Times unveils 'cleaner, crisper, more innovative site'
Here's a note of introduction to readers from Meredith Artley, managing editor, online, and Russ Stanton, editor, about changes at latimes.com:
Welcome to the new latimes.com.
We’re bringing you a site that’s easier to read and use and that better showcases the world-class journalism our newsroom produces around the clock.
Thanks to your frequent visits, latimes.com has seen unparalleled growth among top newspaper sites over the last year. We’re breaking more news than ever on latimes.com; we’ve expanded our blog network; we’re publishing more stunning visual, interactive journalism; and we have savvy readers like you contributing to conversations.
And now you can find all that and more in a cleaner, crisper, more innovative site.
Key changes include:
- Streamlined navigation at the top of every page, highlighting our main coverage areas such as local news, sports and entertainment. The idea is to make it easier to get around the site from wherever you are.
- Right below the black navigation bar, you’ll see topics “In the News.” Here, you’ll find quick access to big stories we are following, whether it’s the state budget or the Emmys or coverage of unrest in Iran.
- Our new modular approach to the homepage means you can quickly find and access multimedia packages of the news of most interest to you. Scroll down the page, and you’ll see features including the award-winning investigative coverage of “Mexico Under Siege,” excerpts from popular blog posts and columns, top headlines from well-read sections and interactive databases such as Mapping L.A.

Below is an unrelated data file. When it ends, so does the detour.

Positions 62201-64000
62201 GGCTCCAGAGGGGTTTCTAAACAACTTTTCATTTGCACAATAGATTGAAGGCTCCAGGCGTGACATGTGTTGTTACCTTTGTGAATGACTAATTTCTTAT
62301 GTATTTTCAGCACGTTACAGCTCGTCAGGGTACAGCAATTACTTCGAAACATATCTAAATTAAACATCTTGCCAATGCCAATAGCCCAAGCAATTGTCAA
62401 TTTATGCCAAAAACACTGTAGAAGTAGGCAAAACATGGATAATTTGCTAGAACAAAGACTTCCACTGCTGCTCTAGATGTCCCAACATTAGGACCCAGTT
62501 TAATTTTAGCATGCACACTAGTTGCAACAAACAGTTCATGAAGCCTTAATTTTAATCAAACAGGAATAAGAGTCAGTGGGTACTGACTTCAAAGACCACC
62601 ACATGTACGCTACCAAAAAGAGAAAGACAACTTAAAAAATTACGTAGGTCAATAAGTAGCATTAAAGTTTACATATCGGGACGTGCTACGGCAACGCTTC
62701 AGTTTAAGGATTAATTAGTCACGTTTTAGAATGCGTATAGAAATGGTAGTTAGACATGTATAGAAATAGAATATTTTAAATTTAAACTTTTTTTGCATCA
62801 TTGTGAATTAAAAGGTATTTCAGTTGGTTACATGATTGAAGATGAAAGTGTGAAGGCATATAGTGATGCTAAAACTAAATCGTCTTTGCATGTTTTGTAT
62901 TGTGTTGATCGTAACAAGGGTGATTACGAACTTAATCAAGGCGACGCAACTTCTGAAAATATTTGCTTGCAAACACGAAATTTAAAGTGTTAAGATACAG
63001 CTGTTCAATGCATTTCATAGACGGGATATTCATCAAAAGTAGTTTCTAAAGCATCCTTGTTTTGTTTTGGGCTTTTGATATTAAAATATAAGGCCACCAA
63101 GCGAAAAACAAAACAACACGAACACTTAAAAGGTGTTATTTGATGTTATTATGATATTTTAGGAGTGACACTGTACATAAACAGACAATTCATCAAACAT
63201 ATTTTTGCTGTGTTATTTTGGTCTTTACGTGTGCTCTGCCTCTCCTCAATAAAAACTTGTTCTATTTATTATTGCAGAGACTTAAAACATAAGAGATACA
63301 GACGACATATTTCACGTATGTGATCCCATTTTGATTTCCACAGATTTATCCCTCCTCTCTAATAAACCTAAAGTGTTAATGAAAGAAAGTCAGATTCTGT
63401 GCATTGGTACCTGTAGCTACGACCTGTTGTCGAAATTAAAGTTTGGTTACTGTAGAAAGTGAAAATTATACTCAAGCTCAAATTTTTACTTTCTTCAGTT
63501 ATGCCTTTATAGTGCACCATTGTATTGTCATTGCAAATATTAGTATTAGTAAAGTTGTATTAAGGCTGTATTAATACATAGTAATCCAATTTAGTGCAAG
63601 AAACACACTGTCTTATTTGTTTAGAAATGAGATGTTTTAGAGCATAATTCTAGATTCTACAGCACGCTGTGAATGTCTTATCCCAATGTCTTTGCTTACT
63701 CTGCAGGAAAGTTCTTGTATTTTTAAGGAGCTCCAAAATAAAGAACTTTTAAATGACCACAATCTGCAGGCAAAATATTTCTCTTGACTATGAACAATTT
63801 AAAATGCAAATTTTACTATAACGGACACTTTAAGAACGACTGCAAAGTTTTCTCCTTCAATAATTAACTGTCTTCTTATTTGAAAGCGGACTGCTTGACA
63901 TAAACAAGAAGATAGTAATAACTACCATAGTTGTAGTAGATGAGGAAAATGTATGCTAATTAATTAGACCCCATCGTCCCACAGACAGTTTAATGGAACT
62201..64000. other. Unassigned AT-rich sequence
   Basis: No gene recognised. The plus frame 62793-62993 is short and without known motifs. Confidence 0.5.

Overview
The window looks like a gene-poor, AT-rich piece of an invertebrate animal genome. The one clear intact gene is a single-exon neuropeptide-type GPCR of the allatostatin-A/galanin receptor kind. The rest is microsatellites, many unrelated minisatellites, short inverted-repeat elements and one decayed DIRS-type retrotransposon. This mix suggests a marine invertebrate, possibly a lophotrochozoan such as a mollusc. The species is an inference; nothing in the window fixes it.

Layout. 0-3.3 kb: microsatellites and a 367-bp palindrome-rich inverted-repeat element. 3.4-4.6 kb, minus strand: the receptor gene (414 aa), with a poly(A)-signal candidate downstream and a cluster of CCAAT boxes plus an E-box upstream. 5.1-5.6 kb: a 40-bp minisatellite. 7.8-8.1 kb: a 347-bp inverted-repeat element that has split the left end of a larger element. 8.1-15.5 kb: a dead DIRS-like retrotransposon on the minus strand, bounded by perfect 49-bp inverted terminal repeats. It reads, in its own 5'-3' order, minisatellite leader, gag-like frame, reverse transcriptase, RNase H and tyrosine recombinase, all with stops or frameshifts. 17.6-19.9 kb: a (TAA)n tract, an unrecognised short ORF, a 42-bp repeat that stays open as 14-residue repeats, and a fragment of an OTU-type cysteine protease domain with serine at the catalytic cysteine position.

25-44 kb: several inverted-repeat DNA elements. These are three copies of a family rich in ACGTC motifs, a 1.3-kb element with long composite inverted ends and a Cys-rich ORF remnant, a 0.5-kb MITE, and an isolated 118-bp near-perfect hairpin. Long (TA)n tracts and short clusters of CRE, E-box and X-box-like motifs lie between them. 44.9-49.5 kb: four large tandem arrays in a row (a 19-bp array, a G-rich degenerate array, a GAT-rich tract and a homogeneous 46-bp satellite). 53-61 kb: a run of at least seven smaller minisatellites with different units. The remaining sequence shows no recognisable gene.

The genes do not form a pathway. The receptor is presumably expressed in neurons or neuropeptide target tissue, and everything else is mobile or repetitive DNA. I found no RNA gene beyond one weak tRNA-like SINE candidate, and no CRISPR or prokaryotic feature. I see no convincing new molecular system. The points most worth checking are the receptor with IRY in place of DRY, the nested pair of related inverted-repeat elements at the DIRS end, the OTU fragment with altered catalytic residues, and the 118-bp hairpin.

- Our video player has improved, with faster-loading video and more sharing features.
- We’ve simplified our articles, making them easier to scroll without interruption from related content or advertising. We’ve enhanced our article-sharing features as well to include more seamless interaction with social-networking sites and the ability to send articles to instant-messaging services and mobile devices.
- Design aficionados will note that we have gone from a sans-serif font (Arial) to a serif font (Georgia). Not only did we find that this was a more readable font, but we also felt it connected to our overall brand much better.
For more details on what’s new, check out our site tour.
Our work is not done. We approached this redesign as another step in the evolution of the Los Angeles Times, as a building block for more things to come.
Thanks for supporting the work we do by visiting us and engaging and interacting with the site. As always, your feedback is welcome in the comments below or by e-mailing email@example.com.
-- Meredith Artley, managing editor, online,
Russ Stanton, editor
[Updated: Artley answered some reader questions in a follow-up post Thursday.]